Interfictions Reviews – "What We Know About the Lost Families of — House"

“What We Know About the Lost Families of — House”
Christopher Barzak

I suspect Mr. Barzak may have been reading Mark Z. Danielewski’s House of Leaves. Not that this is that. But it is a sort of abstracted, more distant, simpler version of that. Told from the collective, rather starchy POV of a small town, using the royal We—or I guess the legislative We—this story approaches the interstitial from a social standpoint. The boundaries it crosses and creates are those of marginalization, ostracization. And there’s no coming back once you’ve crossed them. Though I’m not sure how intrinsic that interpretation is to the story, and how much of it is conveninelty imposed by the interstitiality-minded reader.

Beyond that, “— House” is more or less a haunted house story held at arm’s length. The line between good and evil is blurred only by the starchy attention to propriety of the POV—the townspeople aren’t good or evil, they’re just telling the story. Unfortunately I think that distance handicaps their story somewhat. I have trouble engaging with the characters or feeling bad for them, or forgetting the fact that they are made of ink and wood pulp. And I think that if Barzak really wanted to challenge us with that, to give us something tangible to cling to in lieu of the characters and really make this an interstitial story, he could have told it from the house’s POV. Or from the collective houses of the town, as oppposed to the collective people. Which isn’t to say there’s nothing to enjoy here. As with other Barzak I’ve read (which has tended to be quite a bit more abstract and experimental than this), the prose has its high moments. For me, the most endearing thing about “— House” was the image of people disappearing into a misty apple orchard on a cool morning, never to return. Beautiful and shiver-inducing. I wouldn’t mind dying that way.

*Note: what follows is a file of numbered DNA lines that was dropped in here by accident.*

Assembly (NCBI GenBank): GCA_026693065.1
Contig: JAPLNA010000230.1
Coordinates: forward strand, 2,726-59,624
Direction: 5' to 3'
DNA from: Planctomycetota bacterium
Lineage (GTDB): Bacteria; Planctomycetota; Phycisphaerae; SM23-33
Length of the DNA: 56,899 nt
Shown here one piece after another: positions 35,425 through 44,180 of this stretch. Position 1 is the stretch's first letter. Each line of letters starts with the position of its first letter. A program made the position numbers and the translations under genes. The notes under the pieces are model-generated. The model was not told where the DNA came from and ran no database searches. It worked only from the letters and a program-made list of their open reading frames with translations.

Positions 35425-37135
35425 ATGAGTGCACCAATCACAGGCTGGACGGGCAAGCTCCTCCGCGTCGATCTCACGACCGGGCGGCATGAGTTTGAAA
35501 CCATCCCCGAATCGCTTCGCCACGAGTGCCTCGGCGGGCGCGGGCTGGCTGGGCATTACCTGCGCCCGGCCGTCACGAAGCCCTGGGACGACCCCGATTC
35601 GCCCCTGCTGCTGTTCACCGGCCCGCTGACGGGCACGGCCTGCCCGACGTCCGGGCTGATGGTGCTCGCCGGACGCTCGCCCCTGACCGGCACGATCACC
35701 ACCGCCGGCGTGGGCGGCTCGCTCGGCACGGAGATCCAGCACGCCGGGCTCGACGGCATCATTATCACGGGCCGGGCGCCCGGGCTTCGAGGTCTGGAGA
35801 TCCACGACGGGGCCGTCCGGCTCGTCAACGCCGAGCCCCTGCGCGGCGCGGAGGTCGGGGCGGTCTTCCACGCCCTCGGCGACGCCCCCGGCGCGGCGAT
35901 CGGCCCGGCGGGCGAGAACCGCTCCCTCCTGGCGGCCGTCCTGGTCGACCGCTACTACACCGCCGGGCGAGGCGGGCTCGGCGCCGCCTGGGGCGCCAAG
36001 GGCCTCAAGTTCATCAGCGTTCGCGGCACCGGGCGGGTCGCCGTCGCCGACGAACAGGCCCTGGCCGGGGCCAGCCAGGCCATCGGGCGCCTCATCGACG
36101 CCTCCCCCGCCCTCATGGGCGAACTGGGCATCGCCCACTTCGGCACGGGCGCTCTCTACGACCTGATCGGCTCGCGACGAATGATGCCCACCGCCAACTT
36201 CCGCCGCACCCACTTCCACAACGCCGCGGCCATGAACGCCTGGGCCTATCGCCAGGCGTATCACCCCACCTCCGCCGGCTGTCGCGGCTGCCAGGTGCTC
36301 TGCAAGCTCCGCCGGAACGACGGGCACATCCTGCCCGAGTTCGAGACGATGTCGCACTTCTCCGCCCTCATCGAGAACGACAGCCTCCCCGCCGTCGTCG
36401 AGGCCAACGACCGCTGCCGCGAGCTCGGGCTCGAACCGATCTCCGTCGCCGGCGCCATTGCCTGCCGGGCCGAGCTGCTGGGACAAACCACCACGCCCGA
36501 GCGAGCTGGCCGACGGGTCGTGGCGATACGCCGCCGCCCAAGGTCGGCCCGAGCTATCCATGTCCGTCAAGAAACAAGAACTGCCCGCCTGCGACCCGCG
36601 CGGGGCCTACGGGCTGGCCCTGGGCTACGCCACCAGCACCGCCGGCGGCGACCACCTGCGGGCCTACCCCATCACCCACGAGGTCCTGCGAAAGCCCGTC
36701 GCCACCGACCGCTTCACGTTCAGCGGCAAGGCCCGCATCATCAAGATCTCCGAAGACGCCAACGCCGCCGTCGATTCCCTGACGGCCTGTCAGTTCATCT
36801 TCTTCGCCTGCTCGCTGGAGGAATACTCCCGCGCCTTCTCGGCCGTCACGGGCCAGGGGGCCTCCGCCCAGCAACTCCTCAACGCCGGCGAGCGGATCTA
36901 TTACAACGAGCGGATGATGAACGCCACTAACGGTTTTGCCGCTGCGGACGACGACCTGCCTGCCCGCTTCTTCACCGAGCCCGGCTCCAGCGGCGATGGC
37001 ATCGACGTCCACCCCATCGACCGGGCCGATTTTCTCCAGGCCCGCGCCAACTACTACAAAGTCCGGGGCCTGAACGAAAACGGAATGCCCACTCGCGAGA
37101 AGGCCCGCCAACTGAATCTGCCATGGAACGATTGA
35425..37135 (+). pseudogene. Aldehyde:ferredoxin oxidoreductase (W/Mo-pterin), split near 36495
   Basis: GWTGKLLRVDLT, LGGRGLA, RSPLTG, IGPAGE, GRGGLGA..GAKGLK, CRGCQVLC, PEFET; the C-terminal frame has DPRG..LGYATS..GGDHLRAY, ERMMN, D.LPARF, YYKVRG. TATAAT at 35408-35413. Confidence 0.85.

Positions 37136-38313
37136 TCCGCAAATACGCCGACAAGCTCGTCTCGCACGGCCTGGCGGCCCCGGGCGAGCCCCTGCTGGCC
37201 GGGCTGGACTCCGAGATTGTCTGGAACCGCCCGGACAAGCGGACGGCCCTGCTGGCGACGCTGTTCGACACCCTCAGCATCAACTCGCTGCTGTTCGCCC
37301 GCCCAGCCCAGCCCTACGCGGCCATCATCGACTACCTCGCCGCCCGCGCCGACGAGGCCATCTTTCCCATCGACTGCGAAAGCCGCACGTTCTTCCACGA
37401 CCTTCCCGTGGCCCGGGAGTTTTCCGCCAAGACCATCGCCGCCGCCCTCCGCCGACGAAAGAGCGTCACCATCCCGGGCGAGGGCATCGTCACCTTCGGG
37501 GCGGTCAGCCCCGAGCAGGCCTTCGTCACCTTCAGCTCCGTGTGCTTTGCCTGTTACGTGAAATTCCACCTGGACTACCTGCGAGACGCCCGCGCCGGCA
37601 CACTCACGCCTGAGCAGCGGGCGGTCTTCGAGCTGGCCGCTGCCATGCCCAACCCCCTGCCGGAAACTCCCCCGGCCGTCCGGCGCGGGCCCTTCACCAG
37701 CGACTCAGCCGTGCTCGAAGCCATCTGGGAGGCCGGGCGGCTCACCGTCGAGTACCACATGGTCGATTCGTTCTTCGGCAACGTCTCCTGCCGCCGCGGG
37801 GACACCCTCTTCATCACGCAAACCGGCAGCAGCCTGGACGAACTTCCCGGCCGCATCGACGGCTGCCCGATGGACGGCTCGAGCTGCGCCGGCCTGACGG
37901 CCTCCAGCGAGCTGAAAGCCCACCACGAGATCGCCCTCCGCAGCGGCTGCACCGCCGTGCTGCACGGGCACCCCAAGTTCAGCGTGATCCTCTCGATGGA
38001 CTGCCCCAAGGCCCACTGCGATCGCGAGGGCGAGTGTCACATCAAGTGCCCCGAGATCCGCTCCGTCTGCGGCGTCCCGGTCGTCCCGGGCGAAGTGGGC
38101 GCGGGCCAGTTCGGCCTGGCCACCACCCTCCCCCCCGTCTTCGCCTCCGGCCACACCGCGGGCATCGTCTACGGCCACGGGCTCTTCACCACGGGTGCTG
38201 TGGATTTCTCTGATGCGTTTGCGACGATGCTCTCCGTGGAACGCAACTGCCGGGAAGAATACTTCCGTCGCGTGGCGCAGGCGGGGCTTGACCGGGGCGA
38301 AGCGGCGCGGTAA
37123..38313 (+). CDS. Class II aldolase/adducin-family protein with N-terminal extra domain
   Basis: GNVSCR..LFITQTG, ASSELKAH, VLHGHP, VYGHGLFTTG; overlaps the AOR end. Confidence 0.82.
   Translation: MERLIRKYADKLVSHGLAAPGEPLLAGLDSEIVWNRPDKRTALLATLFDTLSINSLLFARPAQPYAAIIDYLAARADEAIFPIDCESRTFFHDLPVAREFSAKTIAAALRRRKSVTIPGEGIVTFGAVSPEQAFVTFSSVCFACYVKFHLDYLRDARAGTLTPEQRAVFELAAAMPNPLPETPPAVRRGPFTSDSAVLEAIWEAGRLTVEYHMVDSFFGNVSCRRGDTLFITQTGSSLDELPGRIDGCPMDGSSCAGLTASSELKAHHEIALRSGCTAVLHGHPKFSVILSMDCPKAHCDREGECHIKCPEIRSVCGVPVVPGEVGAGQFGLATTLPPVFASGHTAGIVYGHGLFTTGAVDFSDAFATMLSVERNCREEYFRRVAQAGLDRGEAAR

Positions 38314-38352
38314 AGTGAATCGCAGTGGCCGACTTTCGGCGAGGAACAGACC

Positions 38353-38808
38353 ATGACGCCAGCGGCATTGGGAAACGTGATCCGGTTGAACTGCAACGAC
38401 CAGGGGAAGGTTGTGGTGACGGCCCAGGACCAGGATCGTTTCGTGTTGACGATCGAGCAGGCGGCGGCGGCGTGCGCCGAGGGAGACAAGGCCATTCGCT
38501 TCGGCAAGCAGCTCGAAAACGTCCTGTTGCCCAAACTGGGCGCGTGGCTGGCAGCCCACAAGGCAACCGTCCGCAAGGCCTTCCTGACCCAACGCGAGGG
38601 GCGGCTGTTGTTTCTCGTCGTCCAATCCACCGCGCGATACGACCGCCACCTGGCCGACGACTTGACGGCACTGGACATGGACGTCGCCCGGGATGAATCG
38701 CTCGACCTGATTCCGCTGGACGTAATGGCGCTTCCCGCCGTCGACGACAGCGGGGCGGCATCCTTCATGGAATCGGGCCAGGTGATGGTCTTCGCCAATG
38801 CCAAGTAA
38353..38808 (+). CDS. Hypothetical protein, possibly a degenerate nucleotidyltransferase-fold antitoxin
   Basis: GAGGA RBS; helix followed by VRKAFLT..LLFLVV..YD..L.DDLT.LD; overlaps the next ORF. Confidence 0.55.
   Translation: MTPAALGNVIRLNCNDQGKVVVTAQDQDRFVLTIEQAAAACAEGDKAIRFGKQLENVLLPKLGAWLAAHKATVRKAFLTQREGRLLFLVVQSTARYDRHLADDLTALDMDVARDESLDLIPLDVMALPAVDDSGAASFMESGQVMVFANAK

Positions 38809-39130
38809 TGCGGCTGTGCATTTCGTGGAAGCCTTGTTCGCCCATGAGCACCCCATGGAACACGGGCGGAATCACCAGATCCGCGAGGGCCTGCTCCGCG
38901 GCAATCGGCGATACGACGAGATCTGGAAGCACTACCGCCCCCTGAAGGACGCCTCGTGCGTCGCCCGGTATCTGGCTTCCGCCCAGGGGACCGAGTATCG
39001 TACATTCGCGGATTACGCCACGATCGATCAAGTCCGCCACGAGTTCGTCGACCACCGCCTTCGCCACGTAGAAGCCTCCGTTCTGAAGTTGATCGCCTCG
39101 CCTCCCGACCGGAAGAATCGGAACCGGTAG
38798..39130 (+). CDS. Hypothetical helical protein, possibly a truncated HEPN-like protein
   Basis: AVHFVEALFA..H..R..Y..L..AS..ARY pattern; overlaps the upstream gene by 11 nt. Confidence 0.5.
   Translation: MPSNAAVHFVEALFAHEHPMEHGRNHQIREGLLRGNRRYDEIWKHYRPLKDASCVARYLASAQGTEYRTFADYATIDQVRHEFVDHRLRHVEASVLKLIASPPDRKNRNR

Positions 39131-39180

1. Nice review, thanks for posting it. Kind of a tangent, I actually have a story from a house’s POV. Is that something you think has been done before or is definitely ‘interstitial’ and I shouldn’t bother sending it to any mainstream or genre publications? Thanks for the input and I look forward to your future reviews.

    1. I can’t think of any particular instances of house-as-POV off hand, which doesn’t mean there aren’t any out there.

      I’ve noticed, though, a kind of trend in slipstream (and I guess by extension interstitial fiction too) towards narration-by-inanimate-object. Or at least really stupid object. I read a ‘story’ on Ideomancer once whose main character was a goldfish. It was mostly just a lot of sparkly, distorted verbs and adjectives going by at an alarming rate. On the other end of the spectrum, there’s a really cool story by Ekaterina Sedia in the Jabberwocky anthology wherein two Eastern European college girls come to the realization that they are in fact the anthropomorphic personifications of a forest and a swamp. And as a matter of fact, one of the stories we’ll get to later on in the Interfictions anthology uses a lake for a main character.

      So I do get the sense that the inanimate narrator might be a hip, edgy thing to do, which concievably could ingratiate you with some editors while pissing off others. But I wouldn’t say it should *limit* you to ‘interstitial’ markets. F&SF prints slipstream stuff. And the New Yorker prints Haruki Murakami, who F&SF can only dream of getting.

      Anyway, whether interstitial art and slipstream turn out in the end to be stratifying or unifying elements remains to be seen—and even then I think what sells will still depend on the individual who sits in the editor’s chair.

  2. I think I might have enjoyed this story more than you did. It made me think of “Our Town” with supernatural/horror twist. I really loved the author’s voice, as the voice of the town. This was the kind of story that makes me want to be a better writer–makes me realize how far I have to go as a writer.

    My only quibble was the pretense that the town had forgotten the names of the original family. Yet they knew all about them. I just didn’t believe a town would forget that family’s name, especially after all the dramatic events.

    I am a sucker for stories that are steeped in family histories, and unfold as though the elder members are telling anecdotes. So this was right up my alley.

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